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Executive Summary

Official electoral campaigns in France are very brief. Campaign finance is strictly regulated. All forms of paid commercial advertisements through the press or by any audiovisual means are prohibited during the three months preceding the election. Instead, political advertisements are aired free of charge on an equal basis for all of the candidates on national television channels and radio stations during the official campaign. Campaign donations and expenditures are capped. Candidates must appoint an independent financial representative to handle all their financial matters relating to the election. Campaign accounts are audited by a special commission. Candidates whose campaign accounts are certified may be reimbursed up to 50 percent of their expenses by the state if they meet certain conditions.

Introduction

Until relatively recently, regulating campaign financing was clearly not one of the top priorities of the French legislature, although reforms had been discussed. It was only in 1988 that France started to issue laws and decrees relating to the funding of political parties and election campaigns, twenty years after Germany and the Scandinavian countries.[1] The rising costs of electoral campaigns primarily caused by the employment of new sophisticated means of communication, an increasing recourse to illegal sources of funding, the fact that France was lagging behind other European countries in this field, and several embarrassing scandals,[2] led to the promulgation of two laws in March 1988: the Organic Law 88-226[3] and Law 88-227 of March 11, 1988,[4] relating to financial transparency in political life. These were modified and completed by Law 90-55 of January 15, 1990, relating to limits on election expenditures and the reporting of political funding activities.[5] These laws and additional regulations enacted in 1993, 1995, 1996, 2001, 2003, 2004, and 2006, have significantly modified the legal framework of political funding activities.[6] The legislature’s aim was to “moralize” political life by prohibiting certain candidates’ practices, put a ceiling on electoral expenses, regulate public financing and private donations for electoral campaign and other political activities, and assure financial transparency in political life. In addition, it created a monitoring body, the Commission nationale de contrôle des comptes de campagnes et des financements politiques (National Commission on Campaign Accounts and Political Party Financing, hereafter CNCCFP) to ensure the enforcement of these laws.

The President of the Republic and the members (députés) of the National Assembly are elected through direct universal suffrage while members of the Senate are elected by an electoral college. This report, therefore, focuses on the financing of presidential campaigns and of the députés’ campaigns.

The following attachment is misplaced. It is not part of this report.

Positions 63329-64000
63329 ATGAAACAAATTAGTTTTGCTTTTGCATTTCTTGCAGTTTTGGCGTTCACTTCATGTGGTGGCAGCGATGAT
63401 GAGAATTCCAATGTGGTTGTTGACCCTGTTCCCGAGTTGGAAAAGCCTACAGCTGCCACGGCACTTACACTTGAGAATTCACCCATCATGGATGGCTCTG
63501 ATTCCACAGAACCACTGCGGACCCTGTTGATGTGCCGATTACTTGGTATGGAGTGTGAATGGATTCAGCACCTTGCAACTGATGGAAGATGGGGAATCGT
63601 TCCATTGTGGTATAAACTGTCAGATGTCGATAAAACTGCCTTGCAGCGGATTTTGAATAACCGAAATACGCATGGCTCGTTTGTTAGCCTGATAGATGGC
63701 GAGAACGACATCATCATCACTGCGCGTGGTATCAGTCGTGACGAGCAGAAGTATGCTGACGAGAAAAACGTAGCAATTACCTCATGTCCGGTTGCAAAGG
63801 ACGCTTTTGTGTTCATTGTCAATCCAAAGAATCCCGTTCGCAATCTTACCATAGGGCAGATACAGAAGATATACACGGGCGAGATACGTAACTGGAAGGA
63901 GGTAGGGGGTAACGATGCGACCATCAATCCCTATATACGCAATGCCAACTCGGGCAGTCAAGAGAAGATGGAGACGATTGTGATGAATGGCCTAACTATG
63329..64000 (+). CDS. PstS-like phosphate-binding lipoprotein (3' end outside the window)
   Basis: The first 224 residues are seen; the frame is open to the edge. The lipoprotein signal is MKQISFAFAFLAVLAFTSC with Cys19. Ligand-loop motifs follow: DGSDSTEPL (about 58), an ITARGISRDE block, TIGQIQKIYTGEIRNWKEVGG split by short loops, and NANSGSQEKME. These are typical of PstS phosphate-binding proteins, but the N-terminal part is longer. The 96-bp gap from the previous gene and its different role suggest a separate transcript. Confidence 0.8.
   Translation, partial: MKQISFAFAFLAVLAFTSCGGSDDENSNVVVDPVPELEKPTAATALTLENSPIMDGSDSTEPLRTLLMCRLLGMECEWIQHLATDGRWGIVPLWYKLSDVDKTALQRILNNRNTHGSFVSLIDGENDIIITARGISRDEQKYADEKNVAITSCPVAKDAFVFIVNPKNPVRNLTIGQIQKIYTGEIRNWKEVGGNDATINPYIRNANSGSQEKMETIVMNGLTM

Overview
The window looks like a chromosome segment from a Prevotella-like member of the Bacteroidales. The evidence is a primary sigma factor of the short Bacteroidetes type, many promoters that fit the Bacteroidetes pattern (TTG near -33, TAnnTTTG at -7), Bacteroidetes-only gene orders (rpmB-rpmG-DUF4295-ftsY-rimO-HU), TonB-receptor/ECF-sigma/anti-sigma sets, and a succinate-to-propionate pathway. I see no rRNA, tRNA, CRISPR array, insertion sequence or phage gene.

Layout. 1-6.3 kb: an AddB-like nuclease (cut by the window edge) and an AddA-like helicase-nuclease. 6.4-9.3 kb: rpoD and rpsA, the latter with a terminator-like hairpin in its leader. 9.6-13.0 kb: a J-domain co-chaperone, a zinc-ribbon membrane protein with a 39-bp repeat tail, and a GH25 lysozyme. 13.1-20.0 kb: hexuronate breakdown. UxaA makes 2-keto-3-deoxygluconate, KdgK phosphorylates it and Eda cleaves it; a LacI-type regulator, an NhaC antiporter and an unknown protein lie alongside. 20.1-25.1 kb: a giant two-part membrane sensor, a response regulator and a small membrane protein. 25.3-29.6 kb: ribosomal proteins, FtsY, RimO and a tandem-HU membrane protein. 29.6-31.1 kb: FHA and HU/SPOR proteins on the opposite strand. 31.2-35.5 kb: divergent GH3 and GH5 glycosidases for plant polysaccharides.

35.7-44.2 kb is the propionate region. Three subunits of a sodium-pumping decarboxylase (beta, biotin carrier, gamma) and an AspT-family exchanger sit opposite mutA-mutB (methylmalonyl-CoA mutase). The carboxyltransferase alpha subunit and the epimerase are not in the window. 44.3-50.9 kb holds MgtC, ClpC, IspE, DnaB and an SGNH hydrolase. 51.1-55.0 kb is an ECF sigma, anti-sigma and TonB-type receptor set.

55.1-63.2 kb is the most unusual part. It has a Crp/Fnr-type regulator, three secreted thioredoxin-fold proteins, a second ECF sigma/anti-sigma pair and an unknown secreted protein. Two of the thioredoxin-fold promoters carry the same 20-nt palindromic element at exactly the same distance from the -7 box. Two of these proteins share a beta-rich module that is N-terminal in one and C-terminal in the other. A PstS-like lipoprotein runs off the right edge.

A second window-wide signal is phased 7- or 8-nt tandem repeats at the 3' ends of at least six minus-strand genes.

The President is elected for a five-year renewable term.[7] An absolute majority of the votes cast is required for election on the first ballot. If no candidate receives a majority in the first ballot, a second round of balloting is held two weeks later. Only the top two, first-round candidates who choose to remain in the running are eligible for the second balloting. Presidential elections must be held not less than twenty days and not more than thirty-five days before the expiration of the term of the President then in office.[8] France’s most recent presidential election took place in April and May of 2007.

The National Assembly has 577 députés elected for a five-year term. Candidates winning 50 percent or more of the vote in their constituencies are elected on the first ballot. If no candidate received a majority, candidates winning less than 12.5 percent are eliminated and the other candidates go on to a second round of voting. The candidate who receives the most votes is elected. The last National Assembly election took place on June 10 and 17 of 2007.

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Duration of Official Campaigns

A.  Bases of Liability

Even if the French have the feeling that they live in an almost quasi-permanent electoral campaign, the length of an official campaign is very brief. As a general rule, it only lasts for the two weeks preceding the first ballot and if necessary the week between the two ballots.[9]

The Electoral Code provides that “the electoral campaign is officially opened the second Monday that precedes the first round of balloting.”[10] Ballots are always held on a Sunday. If a second ballot is necessary, the campaign re-opens the next day for a week.[11] The dates of elections are set forth by decree. In the 2007 presidential election, for example, the decree provided that the first ballot would take place on April 22, 2007, and, if necessary, the second ballot would occur on May 6, 2007. The campaign officially started on April 9, 2007.[12]

In the case of the election to the National Assembly, however, the official campaign opens twenty days before the date of the first ballot.[13]